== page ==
Confused between series A, B, C, and seed rounds? Here are all the funding rounds you’ll go through, in order.
In the hyper-competitive world of startups, it can be tough to get the funding you need to get your business off the ground—or to keep it afloat. While many startup owners may initially think this is only an issue during the early stages, securing funding can actually be a recurring challenge for years after your business launches. In this article, you’ll learn the different funding stages your business will go through, and what you need to do to secure funding at each stage.
Idea Funding: Pre-seed Stage
The first stage of funding is typically referred to as the “pre-seed” stage. This is when you’re still in the process of developing your idea, and you need funding to help bring it to life.
At this stage, it’s actually relatively uncommon to secure outside funding. Most funding may come from the founders themselves, family members, friends, or other supporters of the project. A crowd-funding project or other types of grassroot campaigns may help if you don’t have suitable out-of-pocket funds. Startup accelerator programs can also provide funding at this stage.
If you do want to secure external funding from investors at the pre-seed round, you’re going to need to demonstrate a lot of promise—and have a bit of luck. A well-developed business plan, a promising minimum viable product (MVP), a strong founding team, and a really good pitch are all essential at this stage.
Prototype and Product/Market Fit: Seed Stage
After the pre-seed stage comes the seed funding stage. This is when you’ve fleshed out your idea a bit more and are ready to seriously start developing a prototype, conduct further market research, and form a team of employees.
Like the pre-seed stage, seed funding is a little bit tricky because you’re still asking people to take a chance on you. This is why your best bet is convincing angel investors or a venture capital firm that you really have something special. Having a good prototype and demonstrating product-market fit are essential at this stage.
Initial Growth and Rapid Scaling: Series A & B
If your business has made it through the first two stages, congratulations! This is when things start to get a little bit easier, as your business has started to gain some traction.
At this stage, you’re going to need what’s called “growth capital.” This is funding that will help you expand your business by opening new locations, hiring more staff, and increasing production. Series A and B growth capital typically comes from venture capitalists, as they’re more likely to take risks on businesses that have already proven themselves.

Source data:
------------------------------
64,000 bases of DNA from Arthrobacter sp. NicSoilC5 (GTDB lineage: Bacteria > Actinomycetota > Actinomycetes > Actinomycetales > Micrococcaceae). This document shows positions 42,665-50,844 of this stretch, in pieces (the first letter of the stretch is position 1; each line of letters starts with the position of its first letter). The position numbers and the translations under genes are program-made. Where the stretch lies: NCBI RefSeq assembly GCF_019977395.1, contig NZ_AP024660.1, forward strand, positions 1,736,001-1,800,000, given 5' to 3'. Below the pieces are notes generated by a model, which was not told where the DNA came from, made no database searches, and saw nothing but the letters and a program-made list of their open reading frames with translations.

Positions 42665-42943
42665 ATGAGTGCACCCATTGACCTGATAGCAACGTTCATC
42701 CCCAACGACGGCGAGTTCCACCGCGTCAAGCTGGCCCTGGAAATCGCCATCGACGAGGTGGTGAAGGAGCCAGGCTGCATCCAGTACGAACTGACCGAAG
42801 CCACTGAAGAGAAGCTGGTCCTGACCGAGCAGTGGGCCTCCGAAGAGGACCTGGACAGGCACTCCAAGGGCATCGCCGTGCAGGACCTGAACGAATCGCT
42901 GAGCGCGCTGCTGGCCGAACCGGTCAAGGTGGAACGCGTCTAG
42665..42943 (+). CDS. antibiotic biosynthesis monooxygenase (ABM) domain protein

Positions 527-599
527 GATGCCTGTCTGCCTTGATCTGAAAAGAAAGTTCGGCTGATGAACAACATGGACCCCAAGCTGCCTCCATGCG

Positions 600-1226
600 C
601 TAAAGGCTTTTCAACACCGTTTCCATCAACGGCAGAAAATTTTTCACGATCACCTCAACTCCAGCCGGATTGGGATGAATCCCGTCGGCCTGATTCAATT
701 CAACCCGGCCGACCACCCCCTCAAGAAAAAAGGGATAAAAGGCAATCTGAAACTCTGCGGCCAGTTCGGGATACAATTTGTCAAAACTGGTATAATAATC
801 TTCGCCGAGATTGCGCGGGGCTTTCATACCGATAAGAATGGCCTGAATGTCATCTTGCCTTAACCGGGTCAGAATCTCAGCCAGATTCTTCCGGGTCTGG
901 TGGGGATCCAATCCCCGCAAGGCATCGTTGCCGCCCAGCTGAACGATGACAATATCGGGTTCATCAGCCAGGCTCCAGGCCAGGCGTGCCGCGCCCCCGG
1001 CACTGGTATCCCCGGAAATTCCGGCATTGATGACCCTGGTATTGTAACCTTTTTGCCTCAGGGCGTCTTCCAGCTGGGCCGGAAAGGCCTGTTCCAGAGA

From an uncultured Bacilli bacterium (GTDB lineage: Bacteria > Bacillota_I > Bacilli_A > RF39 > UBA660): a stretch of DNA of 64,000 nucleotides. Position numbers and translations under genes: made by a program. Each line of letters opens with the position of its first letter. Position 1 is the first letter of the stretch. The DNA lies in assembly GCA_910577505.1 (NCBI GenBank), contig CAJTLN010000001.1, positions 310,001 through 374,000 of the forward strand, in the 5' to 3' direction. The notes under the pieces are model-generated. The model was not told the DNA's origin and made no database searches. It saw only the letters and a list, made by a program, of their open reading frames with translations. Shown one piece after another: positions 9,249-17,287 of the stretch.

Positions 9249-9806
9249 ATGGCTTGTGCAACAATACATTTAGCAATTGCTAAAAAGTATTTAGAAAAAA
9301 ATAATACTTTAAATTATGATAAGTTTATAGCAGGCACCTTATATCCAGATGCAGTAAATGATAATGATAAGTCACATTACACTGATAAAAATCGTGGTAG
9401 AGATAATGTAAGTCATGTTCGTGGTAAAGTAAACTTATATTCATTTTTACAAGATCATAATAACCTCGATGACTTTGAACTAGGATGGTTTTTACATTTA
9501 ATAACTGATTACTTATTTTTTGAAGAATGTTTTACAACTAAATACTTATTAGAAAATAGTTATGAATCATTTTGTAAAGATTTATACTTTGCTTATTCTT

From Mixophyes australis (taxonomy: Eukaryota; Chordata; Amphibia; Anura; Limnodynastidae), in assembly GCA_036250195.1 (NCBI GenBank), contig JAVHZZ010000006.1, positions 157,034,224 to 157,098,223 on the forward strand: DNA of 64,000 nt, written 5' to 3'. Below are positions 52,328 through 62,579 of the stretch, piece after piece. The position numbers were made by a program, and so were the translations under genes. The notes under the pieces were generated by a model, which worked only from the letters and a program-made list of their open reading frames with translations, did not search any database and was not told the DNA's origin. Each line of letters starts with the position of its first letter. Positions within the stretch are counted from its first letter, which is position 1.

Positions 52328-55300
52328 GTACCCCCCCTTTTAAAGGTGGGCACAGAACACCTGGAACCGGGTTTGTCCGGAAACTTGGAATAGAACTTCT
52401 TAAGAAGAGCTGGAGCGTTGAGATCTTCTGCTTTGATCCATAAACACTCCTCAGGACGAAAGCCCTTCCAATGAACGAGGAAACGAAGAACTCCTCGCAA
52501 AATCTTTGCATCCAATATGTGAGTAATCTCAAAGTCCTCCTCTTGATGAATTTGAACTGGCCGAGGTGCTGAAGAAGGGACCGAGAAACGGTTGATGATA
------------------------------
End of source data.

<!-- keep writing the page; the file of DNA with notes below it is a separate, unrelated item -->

A New Option: Non-Dilutive Funding Based on Revenue
While venture capital is an extremely popular option for series A and B funding, giving away equity of your company can make some founders feel uncertain. If you’re not interested in relinquishing ownership of your company, you may want to consider other options, such as non-dilutive capital.
Non-dilutive or revenue-based funding is a type of funding that doesn’t require giving up ownership of your company. Instead, an investor will give you a loan based on your projected growth, which gets repaid in the form of a portion of your monthly revenue.
This type of funding can accomplish the same goals as venture capital, without nearly as much of a sacrifice. For example, revenue-based finance lender Novel Capital used its funding power and mentorship to help SaaS company Wisboo grow 5X every year for three years without Wisboo having to sacrifice any equity.
Expanding to New Markets: Series C & D
These are usually the last funding rounds companies have before they go public. If Series A and B are used to accelerate growth, series C and D are utilized to make that growth as stable, sustainable, and profitable as possible.
At this point in your business’s lifespan, you should be looking to expand into new markets, create new product lines, or even acquire other companies. Since this type of expansion requires significant amounts of funding, these funding rounds are typically much larger than the earlier rounds.
Even though you’ve already proven that your company can be successful, it can still be quite challenging to get funding at this stage. Hedge funds, private equity firms, and other big investor groups are your typical lenders at this stage.
No matter what funding stage you’re in, it’s always important to stay cautious and avoid partnering with investors who will be bad for your company.
Always know what investors are looking for in each stage, and only partner with investors like Novel Capital that care about your company’s goals and mission—not just the monetary transaction.
Never lose focus from building your company, and always follow your dream, not the dream of the investor. Remember, it’s your company, and you should know your vision best. Good investing partners will recognize this and give you the support you need to grow.